You become satisfied with what you’ve gotten from God and you no longer strive to deepen your understanding and relationship with God. You become satisfied with worshipping by yourself in a car or on the radio and no longer take the time to gather together as a spiritual community to pray together, sing together and listen in to God together. You become satisfied with what You can hear from God and no longer discern the voice of God in community with other people – which if you read the Bible you see how essential the community is to understand the word and will of God.
Instead, you and me – we – need to become dissatisfied with our faith – dissatisfied with where we are in our faith journey. We need to want to go further, learn more, dig deeper, walk further into the kingdom of God. We need to be dissatisfied with our faith – to ask more questions and not be satisfied with trite cliche answers. We need to embrace those honest doubts within us and struggle through them to actually find what is on the other side of doubt. We need to be dissatisfied with our faith – to start being uncomfortable with comfortable conversations, to embrace difficult conversations and taboo topics and allow Christ to speak into our discomfort. We need to be dissatisfied with out faith!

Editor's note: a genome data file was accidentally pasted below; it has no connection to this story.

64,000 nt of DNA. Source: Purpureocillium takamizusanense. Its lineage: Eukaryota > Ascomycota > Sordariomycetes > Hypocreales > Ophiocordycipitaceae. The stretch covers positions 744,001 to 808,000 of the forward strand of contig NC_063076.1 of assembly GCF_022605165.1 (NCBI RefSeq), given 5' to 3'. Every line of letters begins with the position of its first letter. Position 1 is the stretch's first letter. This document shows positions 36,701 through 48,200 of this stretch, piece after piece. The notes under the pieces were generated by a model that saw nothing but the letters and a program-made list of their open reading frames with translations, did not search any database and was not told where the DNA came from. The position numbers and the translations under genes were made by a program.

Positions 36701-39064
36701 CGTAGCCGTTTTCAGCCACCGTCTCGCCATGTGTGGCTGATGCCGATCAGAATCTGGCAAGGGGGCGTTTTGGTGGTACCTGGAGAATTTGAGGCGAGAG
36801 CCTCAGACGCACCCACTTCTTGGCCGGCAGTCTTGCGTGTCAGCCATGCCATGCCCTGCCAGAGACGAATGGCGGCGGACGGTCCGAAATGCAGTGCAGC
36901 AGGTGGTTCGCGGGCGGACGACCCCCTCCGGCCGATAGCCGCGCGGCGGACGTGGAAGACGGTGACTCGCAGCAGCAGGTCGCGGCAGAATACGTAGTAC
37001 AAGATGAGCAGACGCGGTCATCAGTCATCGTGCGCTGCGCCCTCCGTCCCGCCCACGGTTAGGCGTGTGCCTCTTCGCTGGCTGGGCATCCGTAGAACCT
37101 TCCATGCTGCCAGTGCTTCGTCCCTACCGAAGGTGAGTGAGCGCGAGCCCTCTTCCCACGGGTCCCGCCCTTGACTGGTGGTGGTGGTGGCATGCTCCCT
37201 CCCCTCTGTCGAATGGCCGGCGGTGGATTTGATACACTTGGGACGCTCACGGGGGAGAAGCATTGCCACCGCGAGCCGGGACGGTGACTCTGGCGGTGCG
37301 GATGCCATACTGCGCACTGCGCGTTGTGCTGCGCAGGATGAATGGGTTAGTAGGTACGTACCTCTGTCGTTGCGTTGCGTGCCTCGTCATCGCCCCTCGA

Because when we become satisfied, we begin to lose our way, we begin to die.
Honestl, this is what that movie The Greatest Showman is about.
Every one of the outcasts in the movie – the bearded woman, the tiny person, the dog faced man, the 700 lb man, the African acrobats – everyone of them had accepted their place in society as outcast. They found a way to get by. They weren’t happy. Yet they lived as though they were essentially satisfied with what existence they managed to eek out. Not happy, but satisfied in the sense they were not trying to change anything.
PT Barnum comes to each one of them with a vision of who they are that is beautiful and amazing. He sees their talents and gifts and he envisions a world where they are loved and adored and accepted. And they create this amazing show that inspires people and brings joy to them. You know it as the circus.
So, I wonder if you have become satisfied eeking our an existence? I wonder if you have becomes satisfied in your job, your daily routine, just getting by. Unhappy and Dissatisfied with material things, but living as if you are satisfied with the things that really matter – life and faith.
What if God is looking at you right now….as flawed and imperfect and ugly or ordinary as you may feel.. and what if God is reaching out to you with a vision of who you are that is beautiful and amazing. What if God sees all kinds of talent within you that you cannot see. And what if God is creating a place right now for you to be you, loved and adored and all that you are meant to be.
And what if the only things that stands between you and that life is to open your heart to God and start wanting more…more God, more community, more life, more faith, more of the things that really matter.
Cause when you want more faith, you may just be willing to open your heart and take the steps to get there.